Anxiety May Actually Reduce Your Risk After a Heart Attack

Anxiety is a common part of life and everyone at some point will develop feelings of anxiety. New research published in the journal Clinical Research in Cardiology, says, those who suffer from severe anxiety are found to seek medical intervention immediately after a heart attack, thus improving their chances of survival.

In recent months, statistics has revealed that 150,000 Nigerians die annually as a result of heart-related diseases and alarmingly, the number is expected to increase to 23 million by the year 2030 if adequate measures are not taken.

Generalized anxiety disorder (GAD) is a common disorder, characterized by long-lasting anxiety that is not focused on any one object or situation. Those suffering from generalized anxiety disorder experience non-specific persistent fear and worry and become overly concerned with everyday matters.

The exact cause of GAD isn’t fully understood, although it’s likely that a combination of several factors plays a role, including long-term arthritis, and history of drugs and alcohol abuse.

The study has shown that despite battling with anxiety, there’s more benefit to it than risk when it comes to reacting to a heart attack.


The new research led by Prof. Karl-Heinz Ladwig, from the Technical University of Munich in Germany used data from the Munich Examination of Delay in Patients Experiencing Acute Myocardial Infarction (MEDEA) study.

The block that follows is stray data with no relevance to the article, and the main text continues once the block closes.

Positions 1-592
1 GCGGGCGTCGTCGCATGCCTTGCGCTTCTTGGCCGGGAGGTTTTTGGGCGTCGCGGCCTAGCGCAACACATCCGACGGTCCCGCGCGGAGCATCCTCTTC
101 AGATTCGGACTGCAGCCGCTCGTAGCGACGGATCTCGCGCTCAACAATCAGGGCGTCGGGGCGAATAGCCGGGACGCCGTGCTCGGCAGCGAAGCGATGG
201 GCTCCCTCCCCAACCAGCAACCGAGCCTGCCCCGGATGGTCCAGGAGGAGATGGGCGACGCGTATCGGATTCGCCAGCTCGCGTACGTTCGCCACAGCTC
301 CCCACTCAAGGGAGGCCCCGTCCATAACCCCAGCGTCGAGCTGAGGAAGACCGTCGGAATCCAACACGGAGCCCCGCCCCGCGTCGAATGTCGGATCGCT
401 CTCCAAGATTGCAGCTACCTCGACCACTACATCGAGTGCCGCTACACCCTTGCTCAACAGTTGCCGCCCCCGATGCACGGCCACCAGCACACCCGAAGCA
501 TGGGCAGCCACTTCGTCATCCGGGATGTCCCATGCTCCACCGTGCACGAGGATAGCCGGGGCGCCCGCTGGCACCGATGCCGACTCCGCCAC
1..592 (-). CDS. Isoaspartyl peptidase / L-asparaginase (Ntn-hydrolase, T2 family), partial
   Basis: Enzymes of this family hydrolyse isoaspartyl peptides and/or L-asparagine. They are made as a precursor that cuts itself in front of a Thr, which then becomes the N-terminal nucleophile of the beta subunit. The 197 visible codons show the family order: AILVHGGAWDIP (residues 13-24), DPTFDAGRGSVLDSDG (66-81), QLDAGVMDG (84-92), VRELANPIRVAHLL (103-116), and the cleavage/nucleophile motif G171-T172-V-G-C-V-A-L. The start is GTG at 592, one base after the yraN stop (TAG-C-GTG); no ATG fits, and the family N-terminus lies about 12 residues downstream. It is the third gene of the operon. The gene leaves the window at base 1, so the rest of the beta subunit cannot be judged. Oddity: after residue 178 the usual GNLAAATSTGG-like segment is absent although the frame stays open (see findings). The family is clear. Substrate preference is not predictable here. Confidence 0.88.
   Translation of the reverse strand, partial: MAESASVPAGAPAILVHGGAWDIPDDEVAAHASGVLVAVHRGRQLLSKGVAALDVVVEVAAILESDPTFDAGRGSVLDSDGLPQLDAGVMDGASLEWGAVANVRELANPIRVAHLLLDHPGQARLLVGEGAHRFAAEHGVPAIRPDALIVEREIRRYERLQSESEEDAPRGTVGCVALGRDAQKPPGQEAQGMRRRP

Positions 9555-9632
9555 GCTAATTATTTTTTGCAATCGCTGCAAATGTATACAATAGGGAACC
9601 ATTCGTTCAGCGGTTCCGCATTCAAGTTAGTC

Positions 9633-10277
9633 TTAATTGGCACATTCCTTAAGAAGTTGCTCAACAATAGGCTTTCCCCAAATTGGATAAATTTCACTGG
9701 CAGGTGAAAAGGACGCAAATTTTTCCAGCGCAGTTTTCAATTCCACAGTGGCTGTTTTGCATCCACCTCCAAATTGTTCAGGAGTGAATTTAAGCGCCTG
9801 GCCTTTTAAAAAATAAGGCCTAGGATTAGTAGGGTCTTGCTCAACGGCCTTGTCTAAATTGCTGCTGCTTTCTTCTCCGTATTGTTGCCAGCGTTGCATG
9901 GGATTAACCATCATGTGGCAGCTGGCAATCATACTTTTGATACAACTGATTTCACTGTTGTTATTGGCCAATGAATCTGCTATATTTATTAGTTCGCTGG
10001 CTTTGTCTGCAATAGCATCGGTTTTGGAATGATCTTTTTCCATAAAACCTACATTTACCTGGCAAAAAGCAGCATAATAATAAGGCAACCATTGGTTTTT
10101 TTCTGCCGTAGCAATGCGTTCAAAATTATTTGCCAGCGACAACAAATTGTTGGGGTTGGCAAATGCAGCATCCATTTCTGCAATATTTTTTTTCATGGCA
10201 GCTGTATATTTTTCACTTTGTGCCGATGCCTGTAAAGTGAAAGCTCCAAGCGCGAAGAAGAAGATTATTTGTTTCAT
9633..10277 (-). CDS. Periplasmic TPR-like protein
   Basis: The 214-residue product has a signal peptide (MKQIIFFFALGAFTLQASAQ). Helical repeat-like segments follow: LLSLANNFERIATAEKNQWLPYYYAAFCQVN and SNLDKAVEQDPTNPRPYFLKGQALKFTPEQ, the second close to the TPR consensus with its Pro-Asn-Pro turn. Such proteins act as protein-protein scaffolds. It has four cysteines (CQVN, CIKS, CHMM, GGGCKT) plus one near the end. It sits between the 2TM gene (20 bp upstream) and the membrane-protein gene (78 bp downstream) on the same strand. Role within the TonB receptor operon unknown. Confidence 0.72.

The team examined the information on the 619 heart attack patients, all of whom were interviewed as part of MEDEA, considering things such as the time they arrived at the hospital and how their condition unfolded.

Of the 619 patients included in the study, 12 percent also had GAD. These individuals, the study has revealed, reacted more promptly to their heart attacks and got to the hospital much sooner.

The study shows that women with anxiety disorder go to the hospital within 112 minutes, on average, following heart attack onset, whereas it took women without symptoms longer to seek professional help.

“Every minute is critical for survival after a heart attack,” Prof. Ladwig added.

“Individuals with anxiety disorder are at greater risk of having a heart attack but are more likely to survive it,” says Prof. Ladwig. “Our data revealed an important factor. Individuals with anxiety disorder often react more sensitively to their health needs.”

According to Prof. ladwig, doctors should always take their concerns very seriously. Such patients are also more decisive when it comes to accepting help. In this way, one illness can help protect against another serious illness.

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